|Beijing Scene, Volume 5, Issue 10, May 28 - June 3|
|An Ounce of Prevention...|
When I was a medical student I was told a story about how medicine was practiced in China many centuries ago. Nobody in China seems to have heard this account of how things were done at that time, but I still cherish the story. The tale concerns the method by which doctors in the villages were paid by the patients. At the end of the month if you had NOT been sick during the month you paid the doctor, but if you had needed medical treatment then the doctor had obviously failed in his duties and no payment was due. I don't know whether this ever happened, but I have to hope it did. It illustrates an interesting point. The importance of preventative medicine and how Western health care systems should really be called "illness care systems," for all too often they are geared more to treat illness when it occurs rather than prevent the illness from happening.
On the other hand we in the western medical world are rather cynical when we hear politicians talking about preventative medicine and how they are going to emphasize prevention over therapy. This is always the reason they give when they are about to slash the health care budget and provide less hospital care. I have seen a great deal of this in recent years. Governments make a lot of high sounding declarations about how they wish to move health care from the hospitals to the community, which really means to people's homes. They then slash the hospital budgets but do not put one penny more into the district nurse services which take the brunt of the additional work created by discharging patients from hospital earlier. You remember that list of the three most commonly told lies: "The check is in the mail"; "Of course I'll respect you in the morning"; and, "I'm from the government and I'm here to help you."
This should not detract attention from the fact that the promotion of healthier lifestyles and the prevention of disease are the ethical duty and fiscal responsibility of all in the health care field. There cannot be a person who has not been exposed to information about better nutrition, the importance of lowering the intake of fat and of adding more vegetables and fiber to the diet. More suicides are performed with a knife and fork than by any other means. Exercise is equally important. Only a couple of generations ago this was an unnecessary consideration. The automobile had not yet robbed people of their need to walk and most of the jobs in the work force involved considerable physical effort. Now we drive to the gym, take the elevator to the appropriate floor and spend an hour on the treadmill and stair-climber trying to reproduce an active life-style. Exercise does not always mean a commitment to the gym. Taking the stairs rather than an elevator, walking part of the way to work and other such everyday efforts can all help.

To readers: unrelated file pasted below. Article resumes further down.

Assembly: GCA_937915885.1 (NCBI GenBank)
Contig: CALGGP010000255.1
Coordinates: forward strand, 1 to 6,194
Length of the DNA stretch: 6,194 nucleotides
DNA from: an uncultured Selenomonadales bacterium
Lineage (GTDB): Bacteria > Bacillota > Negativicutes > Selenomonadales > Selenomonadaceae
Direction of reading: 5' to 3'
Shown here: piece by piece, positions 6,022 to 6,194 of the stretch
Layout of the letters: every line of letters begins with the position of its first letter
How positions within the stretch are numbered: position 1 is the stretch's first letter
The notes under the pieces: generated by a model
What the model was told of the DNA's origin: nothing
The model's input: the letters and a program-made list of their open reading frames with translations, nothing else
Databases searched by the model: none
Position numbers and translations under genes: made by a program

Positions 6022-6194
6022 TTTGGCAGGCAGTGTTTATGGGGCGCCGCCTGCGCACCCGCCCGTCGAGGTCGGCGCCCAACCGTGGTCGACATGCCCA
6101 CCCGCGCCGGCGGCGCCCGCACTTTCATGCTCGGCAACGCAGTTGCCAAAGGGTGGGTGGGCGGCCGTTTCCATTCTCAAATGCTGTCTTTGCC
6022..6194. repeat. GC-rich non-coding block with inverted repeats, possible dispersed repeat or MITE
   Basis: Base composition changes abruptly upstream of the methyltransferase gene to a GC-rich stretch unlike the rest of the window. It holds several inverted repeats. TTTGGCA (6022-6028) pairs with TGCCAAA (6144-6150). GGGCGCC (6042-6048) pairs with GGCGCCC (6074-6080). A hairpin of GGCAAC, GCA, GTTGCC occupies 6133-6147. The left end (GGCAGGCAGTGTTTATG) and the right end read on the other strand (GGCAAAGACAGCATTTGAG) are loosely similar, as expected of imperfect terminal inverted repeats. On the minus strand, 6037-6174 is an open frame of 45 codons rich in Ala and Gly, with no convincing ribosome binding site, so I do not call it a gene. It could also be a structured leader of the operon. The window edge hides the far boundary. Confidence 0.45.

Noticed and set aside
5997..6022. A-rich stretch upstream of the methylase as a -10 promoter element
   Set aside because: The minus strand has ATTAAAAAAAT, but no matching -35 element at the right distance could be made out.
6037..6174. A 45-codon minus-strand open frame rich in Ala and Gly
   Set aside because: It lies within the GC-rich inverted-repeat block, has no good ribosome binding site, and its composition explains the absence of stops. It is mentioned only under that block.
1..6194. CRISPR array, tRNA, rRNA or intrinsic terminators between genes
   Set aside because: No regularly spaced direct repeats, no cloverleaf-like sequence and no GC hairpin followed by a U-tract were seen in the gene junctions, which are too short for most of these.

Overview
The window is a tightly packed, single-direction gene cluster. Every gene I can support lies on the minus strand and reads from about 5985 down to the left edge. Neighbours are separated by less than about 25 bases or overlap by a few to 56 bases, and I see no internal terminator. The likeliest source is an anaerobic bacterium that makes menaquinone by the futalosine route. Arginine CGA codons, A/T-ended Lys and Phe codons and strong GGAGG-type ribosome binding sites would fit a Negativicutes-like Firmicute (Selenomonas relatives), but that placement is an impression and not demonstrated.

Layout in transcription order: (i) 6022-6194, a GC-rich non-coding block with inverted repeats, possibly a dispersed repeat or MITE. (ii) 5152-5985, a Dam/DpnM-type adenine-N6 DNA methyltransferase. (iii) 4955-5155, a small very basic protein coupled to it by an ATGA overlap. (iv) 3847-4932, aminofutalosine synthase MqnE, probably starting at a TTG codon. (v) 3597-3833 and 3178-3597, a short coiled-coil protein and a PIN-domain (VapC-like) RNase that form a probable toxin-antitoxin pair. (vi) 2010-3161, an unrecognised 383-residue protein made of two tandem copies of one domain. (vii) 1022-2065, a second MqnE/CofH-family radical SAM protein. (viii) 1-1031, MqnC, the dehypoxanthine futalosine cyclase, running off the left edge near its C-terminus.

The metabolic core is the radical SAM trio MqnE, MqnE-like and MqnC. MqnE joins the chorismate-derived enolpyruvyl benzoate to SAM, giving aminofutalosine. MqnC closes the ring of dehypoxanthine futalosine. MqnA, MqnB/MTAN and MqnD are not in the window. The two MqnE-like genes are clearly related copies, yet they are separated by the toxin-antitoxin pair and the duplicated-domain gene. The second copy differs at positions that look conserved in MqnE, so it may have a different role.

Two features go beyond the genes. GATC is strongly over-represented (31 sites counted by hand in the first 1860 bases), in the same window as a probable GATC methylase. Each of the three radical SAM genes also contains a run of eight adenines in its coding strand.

Alcohol, tobacco and assorted pharmaceuticals of the streets are a concern. The use and abuse of these substances can shorten your life. There was a time that the worst that could happen to you following an inappropriate sexual experience was a few uncomfortable symptoms followed by a course of penicillin. Does anybody need to be told that the unsafe sex can lead to a long miserable illness and the chance of an early death?
People have been taking vitamin pills for many years. This is just fine if it is understood that this is insurance just in case there are any gaps in the diet, it is no substitute for good eating habits.
Nowadays many people take other medications to prevent diseases that they don't have. Two are worth mentioning. There is good evidence that taking very small doses of aspirin on a regular basis can cut the incidence of heart attack or stroke. Anyone, particularly middle age men, who have a history of either of these conditions in the family, should consider this strategy. Aspirin is a mild anticoagulant and slows down the clotting system in the body. The dose needed is very small. A child's aspirin (80mg) every second day is enough to have this effect. You should discuss this with your doctor before starting, as there are situations where this is not indicated. Hormonal replacement therapy for women deserves an article itself. There is overwhelming evidence that it can protect against osteoporosis, cardiovascular disease and degenerative brain disease. Again it is not for everybody and its use should be discussed with your G.P. or Gynecologist. There is however a fundamental problem with these therapies. It is difficult to remember to take a pill for a disease that you don't have. You take the aspirin or estrogen and it isn't as if you leap out of bed every morning shouting "I feel wonderful." If you didn't have the heart attack that had your name on it, you don't know that you missed it, so you don't give credit to the medication for saving your life.
Look after yourself, nobody else will. Cut down on the grease. Stop smoking. Practice safe sex. And for exercise, join the Hash House Harriers jogging club. We run around the hutongs every Sunday. At least if you run six or seven kilometers you are entitled to a beer. H
This column was contributed by Dr. Moreton, an Obstetrician and Gynecologist
at Beijing United Family Hospital.